Mississippi authorities are urging drivers to be wary when being pulled over by a police officer after two people were shot and killed by someone police think could be posing as a cop to get motorists to stop.
"We urge everyone to be cautious while driving, especially at night," the Tate County Sheriff's Office posted on their Facebook page. "If someone attempts to pull you over with flashing lights and you feel unsure of stopping, DON'T PULL OVER. Use your cell phone and dial 911 and if it's a real officer then the dispatcher will confirm it for you and if it's not a real officer they will send help to you."
"Our deputies have been told not to overreact if someone does not immediately pull over," the sheriff's office wrote. "Your safety is our primary concern."
Two drivers were killed on northern Mississippi highways within days of each other and investigators in multiple counties and federal officials are working to find out who may be behind the killings.
One driver, Tom Schlender, 74, from Nebraska, was found in his car on Interstate 55 in Panola County on May 8 about 1:30 a.m. Three days later, Lori Carswell, 48, from Mississippi, was found near her car on Mississippi Highway 713 in nearby Tunica County about 2:15 a.m.
Authorities suspect the shooter may be pretending to be a cop because the perpetrator may have been driving a gold unmarked Crown Victoria sedan, which can resemble a police car.
Tate County Sheriff Brad Lance said the search for the gold car stems from an incident in Tate County on April 2 when a woman was pulled over during the day by a gold sedan, with flashing lights. The car did not have blue lights, but had alternating headlamps and other lights.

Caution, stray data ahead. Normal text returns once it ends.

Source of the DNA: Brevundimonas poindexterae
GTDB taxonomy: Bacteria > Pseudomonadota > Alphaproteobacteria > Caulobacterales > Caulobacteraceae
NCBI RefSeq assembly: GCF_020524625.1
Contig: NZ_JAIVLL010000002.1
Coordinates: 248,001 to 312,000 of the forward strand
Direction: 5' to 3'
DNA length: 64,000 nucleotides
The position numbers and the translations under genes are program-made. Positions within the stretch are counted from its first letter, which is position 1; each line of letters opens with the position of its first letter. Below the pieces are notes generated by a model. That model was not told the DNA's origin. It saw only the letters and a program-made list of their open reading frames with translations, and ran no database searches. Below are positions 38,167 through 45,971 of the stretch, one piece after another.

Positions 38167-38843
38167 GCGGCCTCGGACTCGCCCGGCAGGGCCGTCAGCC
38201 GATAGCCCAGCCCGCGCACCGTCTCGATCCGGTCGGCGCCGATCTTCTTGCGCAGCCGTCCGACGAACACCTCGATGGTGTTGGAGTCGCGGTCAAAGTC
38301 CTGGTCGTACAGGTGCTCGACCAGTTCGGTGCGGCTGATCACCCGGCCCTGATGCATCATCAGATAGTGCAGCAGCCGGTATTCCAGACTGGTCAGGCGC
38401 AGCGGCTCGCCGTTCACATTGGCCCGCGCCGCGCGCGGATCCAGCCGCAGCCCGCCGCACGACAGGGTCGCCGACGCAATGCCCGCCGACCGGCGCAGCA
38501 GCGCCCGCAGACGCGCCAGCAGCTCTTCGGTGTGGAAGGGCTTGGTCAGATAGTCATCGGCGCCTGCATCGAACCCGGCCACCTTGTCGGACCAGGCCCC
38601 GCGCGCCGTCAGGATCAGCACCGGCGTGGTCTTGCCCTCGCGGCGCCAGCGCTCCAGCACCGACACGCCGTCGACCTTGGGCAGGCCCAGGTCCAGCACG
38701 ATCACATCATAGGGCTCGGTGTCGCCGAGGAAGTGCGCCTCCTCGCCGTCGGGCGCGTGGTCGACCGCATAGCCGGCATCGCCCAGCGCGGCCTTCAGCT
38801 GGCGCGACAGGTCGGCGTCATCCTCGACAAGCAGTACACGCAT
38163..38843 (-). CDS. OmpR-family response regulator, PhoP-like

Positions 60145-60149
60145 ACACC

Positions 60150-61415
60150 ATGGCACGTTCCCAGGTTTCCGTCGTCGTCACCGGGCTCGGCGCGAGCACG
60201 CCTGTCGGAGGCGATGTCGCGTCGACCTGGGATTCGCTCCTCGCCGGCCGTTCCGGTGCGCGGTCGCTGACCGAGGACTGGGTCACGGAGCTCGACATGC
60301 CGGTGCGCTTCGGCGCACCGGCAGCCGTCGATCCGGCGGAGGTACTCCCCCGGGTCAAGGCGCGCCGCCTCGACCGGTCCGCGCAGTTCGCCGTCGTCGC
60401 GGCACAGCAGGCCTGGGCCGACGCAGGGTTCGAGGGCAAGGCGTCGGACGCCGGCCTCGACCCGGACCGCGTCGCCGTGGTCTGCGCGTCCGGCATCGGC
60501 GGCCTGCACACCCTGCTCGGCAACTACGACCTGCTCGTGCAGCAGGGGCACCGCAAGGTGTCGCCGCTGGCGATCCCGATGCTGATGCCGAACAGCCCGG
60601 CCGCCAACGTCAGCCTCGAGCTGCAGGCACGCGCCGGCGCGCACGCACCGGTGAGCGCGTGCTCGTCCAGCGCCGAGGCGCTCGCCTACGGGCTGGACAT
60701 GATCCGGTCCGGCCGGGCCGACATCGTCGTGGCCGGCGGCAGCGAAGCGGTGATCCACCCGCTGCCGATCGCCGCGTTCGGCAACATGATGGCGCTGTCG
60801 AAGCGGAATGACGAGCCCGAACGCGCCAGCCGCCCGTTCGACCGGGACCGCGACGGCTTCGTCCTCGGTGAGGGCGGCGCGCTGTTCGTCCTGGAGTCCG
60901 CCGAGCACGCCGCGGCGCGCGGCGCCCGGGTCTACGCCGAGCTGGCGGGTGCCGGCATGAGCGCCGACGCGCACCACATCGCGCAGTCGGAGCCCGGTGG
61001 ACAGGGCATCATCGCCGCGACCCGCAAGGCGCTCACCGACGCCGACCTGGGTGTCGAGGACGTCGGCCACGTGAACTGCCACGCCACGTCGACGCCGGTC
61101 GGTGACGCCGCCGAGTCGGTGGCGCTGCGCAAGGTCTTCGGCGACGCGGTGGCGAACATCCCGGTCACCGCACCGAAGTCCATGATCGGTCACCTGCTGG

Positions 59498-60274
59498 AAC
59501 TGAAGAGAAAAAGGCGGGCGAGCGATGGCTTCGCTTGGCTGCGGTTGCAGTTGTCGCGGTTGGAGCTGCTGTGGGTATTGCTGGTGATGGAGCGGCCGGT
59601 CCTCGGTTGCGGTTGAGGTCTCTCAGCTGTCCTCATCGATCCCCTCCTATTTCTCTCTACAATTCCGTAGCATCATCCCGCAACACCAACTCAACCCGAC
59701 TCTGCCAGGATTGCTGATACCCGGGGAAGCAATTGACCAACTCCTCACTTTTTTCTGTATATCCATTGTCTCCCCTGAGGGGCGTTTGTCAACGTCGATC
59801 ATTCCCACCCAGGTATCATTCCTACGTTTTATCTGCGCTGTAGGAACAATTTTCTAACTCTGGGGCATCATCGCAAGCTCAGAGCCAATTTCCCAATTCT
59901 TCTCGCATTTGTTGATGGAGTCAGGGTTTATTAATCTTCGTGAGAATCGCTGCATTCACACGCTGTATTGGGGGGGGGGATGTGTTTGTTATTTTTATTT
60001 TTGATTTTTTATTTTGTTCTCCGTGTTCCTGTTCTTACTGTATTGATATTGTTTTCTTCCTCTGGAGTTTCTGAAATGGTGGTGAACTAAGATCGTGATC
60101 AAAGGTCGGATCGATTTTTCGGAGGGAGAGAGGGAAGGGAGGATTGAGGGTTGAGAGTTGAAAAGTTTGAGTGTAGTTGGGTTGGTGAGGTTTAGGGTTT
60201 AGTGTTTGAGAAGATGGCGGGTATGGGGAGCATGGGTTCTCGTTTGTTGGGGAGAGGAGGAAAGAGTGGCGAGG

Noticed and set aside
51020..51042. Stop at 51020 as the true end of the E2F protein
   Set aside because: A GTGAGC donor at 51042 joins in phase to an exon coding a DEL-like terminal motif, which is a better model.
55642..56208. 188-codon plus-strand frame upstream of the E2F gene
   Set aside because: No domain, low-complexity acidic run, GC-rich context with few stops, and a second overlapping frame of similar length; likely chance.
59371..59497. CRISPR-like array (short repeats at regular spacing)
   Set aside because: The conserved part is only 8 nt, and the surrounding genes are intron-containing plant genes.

The man who approached her car was dressed in pants and an untucked plaid shirt, according to the sheriff. The woman was suspicious and only lowered her window a crack. She told the man her license was in the truck and she was not getting out of the car. When the woman demanded to see his badge and ID, he became agitated and fled.
Schlender was driving from Nebraska to Florida to pick up his grandson from college when he was killed.
"He was a really good man and he didn't deserve what happened, whatever that was," Schlender's daughter Tracy Anderson told ABCNews.com. "Our minds go crazy with the possibilities and the theories."
"What we understand is that based upon the press conferences yesterday, both vehicles were stopped by what [authorities] believe was somebody possibly impersonating a police officer," Schlender's son-in-law Matthew Anderson told ABCNews.com. "What transpired then is kind of a mystery."
From what the family has been told by authorities, they believe that Schlender was shot through the door of his car and that his car swerved along the road for a bit before crashing into a median. When authorities arrived, the car's engine was still running and Schlender's wallet was missing.
Schlender has three daughters, 12 grandchildren and two great-grandchildren. He worked for Lincoln Electric System for about 40 years before retiring.
"He was very much a family man. He was always there for us kids. He was a hard worker," a choked up Tracy Anderson said. "He's been retired since 2000 and as soon as the grandkids started happening, he was a great grandfather."
Schlender was also a caretaker for his wife who suffered a stroke about seven years ago.
"The emotional rollercoaster has been pretty terrible," she said. "I want to see whoever did this get caught and justice for my dad and for this second lady and hopefully no more [killings]."
The family of Carswell declined to comment and said that police had asked them not to make any statements. Carswell lived in nearby Hernando, Miss., and worked at a casino.
The shootings appear to be random and there is no known connection between the victims. Police are analyzing shell casings discovered at both scenes.
Authorities have launched a dragnet, saturating the area, looking for clues and a possible suspect.
"We do not have any witnesses at this point," DeSoto County District Attorney John Champion told the Associated Press. "We're asking the community for help."